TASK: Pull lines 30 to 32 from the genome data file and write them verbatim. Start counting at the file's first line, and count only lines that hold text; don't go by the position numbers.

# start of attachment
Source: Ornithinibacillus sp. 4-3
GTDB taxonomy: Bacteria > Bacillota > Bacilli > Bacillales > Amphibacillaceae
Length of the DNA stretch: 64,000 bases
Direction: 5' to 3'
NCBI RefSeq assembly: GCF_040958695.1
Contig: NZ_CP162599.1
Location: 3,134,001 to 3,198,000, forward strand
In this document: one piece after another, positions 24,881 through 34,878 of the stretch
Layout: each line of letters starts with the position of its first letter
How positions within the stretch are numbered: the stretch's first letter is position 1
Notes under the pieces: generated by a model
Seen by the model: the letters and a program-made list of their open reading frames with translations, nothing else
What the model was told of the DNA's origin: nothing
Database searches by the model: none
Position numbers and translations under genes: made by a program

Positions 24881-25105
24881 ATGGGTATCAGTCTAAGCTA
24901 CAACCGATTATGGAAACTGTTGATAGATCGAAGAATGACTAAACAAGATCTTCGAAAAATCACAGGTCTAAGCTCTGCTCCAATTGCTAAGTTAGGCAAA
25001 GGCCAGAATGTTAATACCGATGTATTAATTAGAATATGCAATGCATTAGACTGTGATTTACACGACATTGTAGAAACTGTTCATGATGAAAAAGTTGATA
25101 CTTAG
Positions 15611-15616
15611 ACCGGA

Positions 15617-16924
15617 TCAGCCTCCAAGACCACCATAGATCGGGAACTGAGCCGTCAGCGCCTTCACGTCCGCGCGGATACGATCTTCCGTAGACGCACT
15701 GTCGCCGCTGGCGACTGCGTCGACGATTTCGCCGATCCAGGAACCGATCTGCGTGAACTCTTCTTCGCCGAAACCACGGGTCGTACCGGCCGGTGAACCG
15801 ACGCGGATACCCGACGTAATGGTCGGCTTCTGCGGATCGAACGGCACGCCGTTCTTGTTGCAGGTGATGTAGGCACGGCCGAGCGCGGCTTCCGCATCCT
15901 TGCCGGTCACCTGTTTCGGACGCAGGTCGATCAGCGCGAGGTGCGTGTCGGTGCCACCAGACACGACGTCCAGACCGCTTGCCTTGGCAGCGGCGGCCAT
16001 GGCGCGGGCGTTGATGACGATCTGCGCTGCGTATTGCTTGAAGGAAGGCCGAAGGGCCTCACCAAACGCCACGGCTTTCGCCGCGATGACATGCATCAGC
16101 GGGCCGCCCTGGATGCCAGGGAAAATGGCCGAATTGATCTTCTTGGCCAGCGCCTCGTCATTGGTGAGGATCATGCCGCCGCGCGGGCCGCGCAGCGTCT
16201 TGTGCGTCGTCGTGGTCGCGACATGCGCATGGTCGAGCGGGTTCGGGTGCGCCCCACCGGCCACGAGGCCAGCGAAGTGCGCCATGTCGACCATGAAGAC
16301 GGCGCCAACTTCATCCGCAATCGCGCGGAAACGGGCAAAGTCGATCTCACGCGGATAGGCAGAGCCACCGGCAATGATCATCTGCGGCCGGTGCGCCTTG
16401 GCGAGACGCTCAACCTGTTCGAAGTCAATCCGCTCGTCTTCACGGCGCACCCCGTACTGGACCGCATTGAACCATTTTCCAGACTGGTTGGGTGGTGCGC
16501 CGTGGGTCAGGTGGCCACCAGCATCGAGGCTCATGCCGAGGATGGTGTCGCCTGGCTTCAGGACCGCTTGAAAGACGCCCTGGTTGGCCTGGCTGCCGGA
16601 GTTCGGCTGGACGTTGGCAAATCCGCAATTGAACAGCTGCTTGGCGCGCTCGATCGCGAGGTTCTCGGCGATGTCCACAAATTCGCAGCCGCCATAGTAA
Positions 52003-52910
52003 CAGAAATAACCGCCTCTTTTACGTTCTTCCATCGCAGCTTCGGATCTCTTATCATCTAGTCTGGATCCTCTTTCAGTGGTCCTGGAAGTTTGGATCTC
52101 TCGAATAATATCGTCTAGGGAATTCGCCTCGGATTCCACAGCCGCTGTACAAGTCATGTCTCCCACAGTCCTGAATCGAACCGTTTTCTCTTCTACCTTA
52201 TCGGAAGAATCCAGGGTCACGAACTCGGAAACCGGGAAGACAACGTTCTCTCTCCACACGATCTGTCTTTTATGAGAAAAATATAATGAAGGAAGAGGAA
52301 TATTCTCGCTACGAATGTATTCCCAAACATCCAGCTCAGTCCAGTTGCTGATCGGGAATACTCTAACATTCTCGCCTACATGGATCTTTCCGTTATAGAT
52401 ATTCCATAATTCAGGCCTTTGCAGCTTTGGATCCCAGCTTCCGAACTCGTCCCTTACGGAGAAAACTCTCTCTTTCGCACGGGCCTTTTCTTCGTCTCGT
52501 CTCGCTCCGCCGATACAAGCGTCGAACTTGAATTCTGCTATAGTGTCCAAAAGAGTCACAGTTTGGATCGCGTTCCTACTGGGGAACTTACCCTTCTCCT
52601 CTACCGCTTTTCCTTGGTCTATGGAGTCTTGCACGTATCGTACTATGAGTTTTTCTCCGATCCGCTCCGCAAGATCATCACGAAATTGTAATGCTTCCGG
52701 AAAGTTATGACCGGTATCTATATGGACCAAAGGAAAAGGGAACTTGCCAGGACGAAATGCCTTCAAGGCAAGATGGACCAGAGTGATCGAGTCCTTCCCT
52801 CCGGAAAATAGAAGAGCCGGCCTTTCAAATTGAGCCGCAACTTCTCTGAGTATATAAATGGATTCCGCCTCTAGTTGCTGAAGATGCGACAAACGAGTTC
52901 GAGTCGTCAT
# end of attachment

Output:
16201 TGTGCGTCGTCGTGGTCGCGACATGCGCATGGTCGAGCGGGTTCGGGTGCGCCCCACCGGCCACGAGGCCAGCGAAGTGCGCCATGTCGACCATGAAGAC
16301 GGCGCCAACTTCATCCGCAATCGCGCGGAAACGGGCAAAGTCGATCTCACGCGGATAGGCAGAGCCACCGGCAATGATCATCTGCGGCCGGTGCGCCTTG
16401 GCGAGACGCTCAACCTGTTCGAAGTCAATCCGCTCGTCTTCACGGCGCACCCCGTACTGGACCGCATTGAACCATTTTCCAGACTGGTTGGGTGGTGCGC